Mistreating migrants?: Czech Republic Migrants

Published: October 22, 2015

Mistreating migrants?: Czech Republic Migrants, The United Nations accused the Czech Republic of violating the rights of hundreds of migrants, mostly from Syria, who were detained in “reprehensible” and “degrading” conditions, in a statement released Thursday.

Zeid Ra’ad al-Hussein, the United Nations high commissioner for human rights, said in the statement that “the violations of the human rights of migrants are neither isolated nor coincidental, but systematic: they appear to be an integral part of a policy by the Czech government designed to deter migrants and refugees from entering the country or staying there.”

It is at least the third time in recent months that the Czech government has been criticized for its treatment of asylum seekers traveling through the country. In September, rights groups expressed outrage at Czech border police officers for marking the forearms of migrants with numbers reminiscent of the tattoos the Nazis gave to concentration camp detainees. And the Czech president, Milos Zeman, was criticized this week for claiming that migrants who settled in the country would “respect Shariah instead of Czech laws.”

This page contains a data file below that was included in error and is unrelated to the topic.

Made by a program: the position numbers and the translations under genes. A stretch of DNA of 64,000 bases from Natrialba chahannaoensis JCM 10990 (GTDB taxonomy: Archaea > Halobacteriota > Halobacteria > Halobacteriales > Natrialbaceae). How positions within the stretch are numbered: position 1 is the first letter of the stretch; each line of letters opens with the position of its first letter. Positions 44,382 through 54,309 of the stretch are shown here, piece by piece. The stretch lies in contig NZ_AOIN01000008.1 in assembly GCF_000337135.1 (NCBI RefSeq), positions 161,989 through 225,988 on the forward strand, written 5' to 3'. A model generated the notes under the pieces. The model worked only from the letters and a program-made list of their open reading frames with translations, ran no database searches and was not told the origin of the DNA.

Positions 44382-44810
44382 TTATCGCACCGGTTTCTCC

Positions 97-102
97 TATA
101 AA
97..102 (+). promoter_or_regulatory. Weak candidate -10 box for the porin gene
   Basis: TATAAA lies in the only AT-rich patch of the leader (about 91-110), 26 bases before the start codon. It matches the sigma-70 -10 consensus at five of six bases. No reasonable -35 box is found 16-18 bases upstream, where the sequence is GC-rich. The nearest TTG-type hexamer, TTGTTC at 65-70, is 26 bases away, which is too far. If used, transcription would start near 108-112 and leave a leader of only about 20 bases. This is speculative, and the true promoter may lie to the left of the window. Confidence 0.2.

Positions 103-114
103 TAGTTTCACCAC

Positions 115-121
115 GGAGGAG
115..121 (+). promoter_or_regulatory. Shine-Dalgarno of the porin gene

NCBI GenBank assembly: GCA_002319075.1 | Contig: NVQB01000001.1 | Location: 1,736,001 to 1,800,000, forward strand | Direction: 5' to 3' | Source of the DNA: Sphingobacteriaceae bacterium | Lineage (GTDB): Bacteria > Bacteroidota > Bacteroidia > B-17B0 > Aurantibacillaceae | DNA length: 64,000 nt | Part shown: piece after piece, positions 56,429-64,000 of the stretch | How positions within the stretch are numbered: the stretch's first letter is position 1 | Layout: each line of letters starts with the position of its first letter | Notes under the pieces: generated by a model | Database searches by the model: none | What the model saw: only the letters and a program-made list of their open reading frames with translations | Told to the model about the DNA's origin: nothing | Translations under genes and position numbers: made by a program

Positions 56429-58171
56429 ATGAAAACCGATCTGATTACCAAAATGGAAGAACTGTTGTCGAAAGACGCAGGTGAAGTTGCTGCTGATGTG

The statement released Thursday by the United Nations human rights agency said that migrants, many of them children, has been subjected to treatment in the Czech Republic beyond what they had endured in other Central and Eastern European countries. The agency’s statement included the following examples:

• Migrants have been detained for 40 days, and in some cases up to 90 days.

• The Czech Republic’s own justice minister, Robert Pelikan, has described conditions at the detention centers as “worse than in a prison.”

• Migrants are “routinely strip-searched by the authorities looking to confiscate money.”

• Migrants are charged $10 a day each to pay for their own detention, a practice described as “particularly reprehensible.”

• Though they are entitled under international law to challenge their detention in court, migrants do not receive information about free legal representation.

• Anna Sabatova, the Czech ombudswoman, has said parents are treated in a “degrading way” in front of their children. And children are “traumatized” by the presence of armed officers.

• Migrants have their cellphones confiscated, making it impossible for them to communicate with their families.

The Czech Republic has received more than 800 asylum requests through September, a relatively small number compared with other neighboring countries, such as Germany, which is expected to receive 800,000 this year. Thousands of migrants are traveling through countries in Central and Eastern Europe with the aim of settling in northern Europe, where asylum seekers receive more generous benefits and better treatment.


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